followed closely by plain clothes security guys in a white car weaving and dodging through the traffic followed VERY CLOSELY by staff and reporters in a midi-bus.
The building is dramatic and features a planetarium on the sea front entrance. The library was opened in 2003 and is an impressive piece of C20th architecture designed as a gigantic discus embedded in the ground with giant letters, pictograms and symbols from every known alphabet.
+Rowan and +Mouneer were welcomed to the library, with security guards still in evidence.
In the entrance foyer the Primates were seated to be greeted by senior library staff members, except Presiding Bishop Katherine Jefferts Schori who was left standing.
The staff introduced themselves and described the work of the library.
The interior of the reading and research spaces is dramatic.
We divided into two smaller groups and were taken on a tour of the library.
The library has an amazing range of exhibition spaces and the staff slowly guided us through giving detailed descriptions of manuscripts, books, early photographic records and artefacts from every period of Egypt’s history.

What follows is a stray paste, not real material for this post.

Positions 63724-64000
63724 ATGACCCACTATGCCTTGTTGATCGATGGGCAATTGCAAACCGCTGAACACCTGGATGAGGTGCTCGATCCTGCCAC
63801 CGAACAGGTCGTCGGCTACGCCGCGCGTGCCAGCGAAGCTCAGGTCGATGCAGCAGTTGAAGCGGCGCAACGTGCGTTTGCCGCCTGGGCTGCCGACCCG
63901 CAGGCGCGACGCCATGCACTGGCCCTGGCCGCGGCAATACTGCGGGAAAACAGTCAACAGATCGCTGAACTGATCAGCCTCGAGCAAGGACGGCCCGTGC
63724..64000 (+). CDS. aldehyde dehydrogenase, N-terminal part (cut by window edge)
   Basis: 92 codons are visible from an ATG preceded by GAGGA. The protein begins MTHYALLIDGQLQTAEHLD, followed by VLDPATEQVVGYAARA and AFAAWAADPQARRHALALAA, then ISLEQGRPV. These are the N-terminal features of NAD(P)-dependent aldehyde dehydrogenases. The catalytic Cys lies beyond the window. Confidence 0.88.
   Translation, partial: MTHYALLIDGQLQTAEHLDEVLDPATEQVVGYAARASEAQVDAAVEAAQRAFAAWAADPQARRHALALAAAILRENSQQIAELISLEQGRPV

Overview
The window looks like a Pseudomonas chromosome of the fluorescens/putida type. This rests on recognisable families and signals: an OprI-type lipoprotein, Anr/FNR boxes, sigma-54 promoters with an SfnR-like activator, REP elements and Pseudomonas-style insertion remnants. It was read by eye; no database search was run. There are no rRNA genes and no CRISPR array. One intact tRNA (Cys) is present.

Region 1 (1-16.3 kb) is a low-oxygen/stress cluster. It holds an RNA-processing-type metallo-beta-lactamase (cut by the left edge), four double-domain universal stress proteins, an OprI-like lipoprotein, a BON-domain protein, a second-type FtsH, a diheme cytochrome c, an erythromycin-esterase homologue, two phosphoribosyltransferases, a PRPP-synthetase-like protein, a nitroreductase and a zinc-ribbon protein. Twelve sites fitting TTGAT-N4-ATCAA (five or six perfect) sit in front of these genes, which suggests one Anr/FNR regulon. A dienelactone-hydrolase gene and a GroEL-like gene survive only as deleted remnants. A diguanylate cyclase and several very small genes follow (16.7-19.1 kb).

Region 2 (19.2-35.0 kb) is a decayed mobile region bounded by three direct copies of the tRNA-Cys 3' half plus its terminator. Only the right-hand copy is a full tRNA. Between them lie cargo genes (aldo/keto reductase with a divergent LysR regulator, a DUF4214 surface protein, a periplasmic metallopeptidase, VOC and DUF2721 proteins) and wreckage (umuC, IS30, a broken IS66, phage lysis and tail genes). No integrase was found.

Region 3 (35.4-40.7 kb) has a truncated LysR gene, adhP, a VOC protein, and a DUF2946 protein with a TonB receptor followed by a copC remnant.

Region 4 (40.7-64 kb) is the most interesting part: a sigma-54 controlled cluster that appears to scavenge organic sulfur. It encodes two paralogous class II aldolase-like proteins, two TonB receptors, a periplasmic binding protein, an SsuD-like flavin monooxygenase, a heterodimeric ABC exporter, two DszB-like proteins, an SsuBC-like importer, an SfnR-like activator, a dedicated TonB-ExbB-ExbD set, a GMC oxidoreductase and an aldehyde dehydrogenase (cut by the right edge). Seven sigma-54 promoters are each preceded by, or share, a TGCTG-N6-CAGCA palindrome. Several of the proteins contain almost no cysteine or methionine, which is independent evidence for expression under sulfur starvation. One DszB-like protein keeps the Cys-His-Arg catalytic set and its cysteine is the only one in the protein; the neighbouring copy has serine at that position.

Adjacent to the mosaic was this clenched fist – symbolic of the attitude of some who would like to preserve Christian tradition at the expense of full inclusion.
And if they can’t succeed in excluding LGBT people, then emasculating gay men might be their next strategy.
An emperor’s head – here for no other reason than because I liked it.
We were taken on a mystery tour through the huge conference centre performance space where a jazz band was rehearsing – to take another group photograph on the balcony – I’d rather have listened to the jazz.
Archbishop Barry Morgan, patron of Changing Attitude, paused for a moment to admire the harbour and the setting sun.